On Monday, more than 100 Fossil Free Stanford students attempted to stage a sit-in in Hennessy's office but were locked out, they said. So they set up camp outside, and about 80 students — from freshmen to master's students — have been there ever since. There is now a makeshift camp of tents, sleeping bags, blankets and pillows among protests signs with messages, including "Trustees, stand with us against fossil fuels," "climate is a human issue," "divestment = hope" and "temperatures are rising, so are we."

Since Tuesday, several faculty have stopped by to lead teach-ins with titles like "Devils in the Details: Politics and Justice in Carbon Accounting," "Grassroots Community Organizing: Building Power for Collective Liberation" and "Climate of Denial: Past, Present, and Future of Climate Denialism." Other teachers also relocated their regular classes to the Main Quad. A handful of students attended a class on Thursday morning by setting up a video call on a laptop in the quad.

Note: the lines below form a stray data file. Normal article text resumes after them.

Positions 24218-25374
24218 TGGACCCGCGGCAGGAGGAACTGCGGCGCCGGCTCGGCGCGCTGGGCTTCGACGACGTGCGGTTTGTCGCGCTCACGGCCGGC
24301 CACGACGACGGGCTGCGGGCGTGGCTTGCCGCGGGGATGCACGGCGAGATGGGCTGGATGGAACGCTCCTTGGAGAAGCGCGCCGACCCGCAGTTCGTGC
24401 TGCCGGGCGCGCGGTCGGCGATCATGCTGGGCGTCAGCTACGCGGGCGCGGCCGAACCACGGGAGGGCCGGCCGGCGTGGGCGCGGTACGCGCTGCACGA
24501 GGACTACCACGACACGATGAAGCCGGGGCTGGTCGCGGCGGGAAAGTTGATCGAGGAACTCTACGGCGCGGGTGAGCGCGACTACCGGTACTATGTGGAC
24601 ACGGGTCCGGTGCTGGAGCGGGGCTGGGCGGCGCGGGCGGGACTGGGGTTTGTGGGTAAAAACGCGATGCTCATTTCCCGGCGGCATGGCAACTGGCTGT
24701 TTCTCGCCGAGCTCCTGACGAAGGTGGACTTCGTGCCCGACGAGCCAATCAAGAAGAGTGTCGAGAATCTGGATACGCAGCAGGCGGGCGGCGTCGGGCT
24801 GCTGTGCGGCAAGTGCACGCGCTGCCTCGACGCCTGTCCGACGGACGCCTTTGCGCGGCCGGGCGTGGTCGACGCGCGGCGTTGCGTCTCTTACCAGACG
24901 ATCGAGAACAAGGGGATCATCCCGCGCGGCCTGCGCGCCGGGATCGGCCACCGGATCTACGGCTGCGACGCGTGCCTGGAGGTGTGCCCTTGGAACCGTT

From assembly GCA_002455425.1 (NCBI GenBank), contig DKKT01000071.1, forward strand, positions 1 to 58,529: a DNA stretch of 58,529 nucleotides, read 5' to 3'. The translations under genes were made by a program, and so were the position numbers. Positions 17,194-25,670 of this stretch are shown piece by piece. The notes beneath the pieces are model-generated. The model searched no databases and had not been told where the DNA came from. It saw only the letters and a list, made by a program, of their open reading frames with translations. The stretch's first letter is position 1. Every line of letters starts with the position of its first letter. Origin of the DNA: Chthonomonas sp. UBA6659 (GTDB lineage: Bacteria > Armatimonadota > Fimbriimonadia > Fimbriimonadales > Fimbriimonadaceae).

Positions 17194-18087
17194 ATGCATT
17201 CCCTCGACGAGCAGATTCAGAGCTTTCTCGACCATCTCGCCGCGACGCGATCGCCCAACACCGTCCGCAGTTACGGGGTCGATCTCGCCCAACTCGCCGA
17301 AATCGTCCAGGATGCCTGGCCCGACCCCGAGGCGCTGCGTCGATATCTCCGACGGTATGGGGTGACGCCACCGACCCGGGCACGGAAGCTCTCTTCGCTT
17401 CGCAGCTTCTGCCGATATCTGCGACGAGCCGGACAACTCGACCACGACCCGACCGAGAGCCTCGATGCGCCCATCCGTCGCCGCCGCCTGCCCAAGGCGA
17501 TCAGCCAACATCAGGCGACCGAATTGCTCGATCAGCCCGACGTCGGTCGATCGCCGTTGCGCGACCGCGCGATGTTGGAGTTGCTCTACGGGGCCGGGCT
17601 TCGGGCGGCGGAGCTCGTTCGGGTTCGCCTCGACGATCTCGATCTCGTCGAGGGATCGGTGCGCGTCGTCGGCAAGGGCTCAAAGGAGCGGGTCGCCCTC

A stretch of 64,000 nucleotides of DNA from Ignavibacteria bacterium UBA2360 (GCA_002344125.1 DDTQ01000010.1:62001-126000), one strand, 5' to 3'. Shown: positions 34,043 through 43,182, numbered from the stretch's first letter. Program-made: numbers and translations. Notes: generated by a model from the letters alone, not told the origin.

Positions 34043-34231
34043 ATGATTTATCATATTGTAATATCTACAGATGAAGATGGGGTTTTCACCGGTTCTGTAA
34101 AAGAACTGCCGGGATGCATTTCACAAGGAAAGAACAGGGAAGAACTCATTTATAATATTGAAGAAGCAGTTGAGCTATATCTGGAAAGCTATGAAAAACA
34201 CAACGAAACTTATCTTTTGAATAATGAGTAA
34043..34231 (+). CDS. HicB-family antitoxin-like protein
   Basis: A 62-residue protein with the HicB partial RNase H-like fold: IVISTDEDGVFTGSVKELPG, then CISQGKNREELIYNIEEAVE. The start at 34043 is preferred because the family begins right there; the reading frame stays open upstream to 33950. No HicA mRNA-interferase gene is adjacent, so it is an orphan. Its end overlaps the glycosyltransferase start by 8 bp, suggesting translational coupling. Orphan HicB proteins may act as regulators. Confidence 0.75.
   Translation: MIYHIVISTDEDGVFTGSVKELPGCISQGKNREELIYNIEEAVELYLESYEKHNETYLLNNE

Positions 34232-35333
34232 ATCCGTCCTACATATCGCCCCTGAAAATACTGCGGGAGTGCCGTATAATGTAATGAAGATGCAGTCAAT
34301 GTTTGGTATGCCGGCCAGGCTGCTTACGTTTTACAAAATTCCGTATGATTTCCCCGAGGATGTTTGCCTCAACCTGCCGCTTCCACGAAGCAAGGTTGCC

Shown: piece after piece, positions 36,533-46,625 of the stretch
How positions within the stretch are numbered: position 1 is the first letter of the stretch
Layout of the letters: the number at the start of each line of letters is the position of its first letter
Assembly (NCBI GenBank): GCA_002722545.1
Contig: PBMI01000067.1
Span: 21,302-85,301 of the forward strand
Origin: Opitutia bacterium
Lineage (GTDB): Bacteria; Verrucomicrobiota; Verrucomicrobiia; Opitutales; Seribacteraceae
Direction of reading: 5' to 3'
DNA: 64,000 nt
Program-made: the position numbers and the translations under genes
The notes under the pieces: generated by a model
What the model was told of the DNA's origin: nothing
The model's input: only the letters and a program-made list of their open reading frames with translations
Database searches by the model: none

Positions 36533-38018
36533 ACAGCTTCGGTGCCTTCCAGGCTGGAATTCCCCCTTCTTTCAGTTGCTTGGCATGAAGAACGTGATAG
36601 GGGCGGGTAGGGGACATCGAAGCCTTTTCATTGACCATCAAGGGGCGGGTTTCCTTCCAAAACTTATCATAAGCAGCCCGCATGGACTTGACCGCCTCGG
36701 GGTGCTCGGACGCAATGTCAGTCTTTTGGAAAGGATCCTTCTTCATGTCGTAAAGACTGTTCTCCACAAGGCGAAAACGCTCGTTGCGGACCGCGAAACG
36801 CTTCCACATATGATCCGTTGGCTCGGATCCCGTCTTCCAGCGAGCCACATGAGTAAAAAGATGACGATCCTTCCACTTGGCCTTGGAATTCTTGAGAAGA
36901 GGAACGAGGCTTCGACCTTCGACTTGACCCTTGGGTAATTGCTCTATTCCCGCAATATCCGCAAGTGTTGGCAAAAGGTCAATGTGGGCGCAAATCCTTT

Yari Greaney, Fossil Free Stanford action coordinator and a master's student studying earth systems, said Stanford has a responsibility to divest — a decision that could have far-reaching impacts.

"It's about what we as a leading institution say is acceptable and not acceptable," Greaney said, standing among tents and sleeping bags, with two Department of Public Safety Officers manning Hennessy's office door behind her. "And right now, we are saying that the fossil-fuel industry and their business model, which is to extract and combust far more than is safe to burn, is acceptable.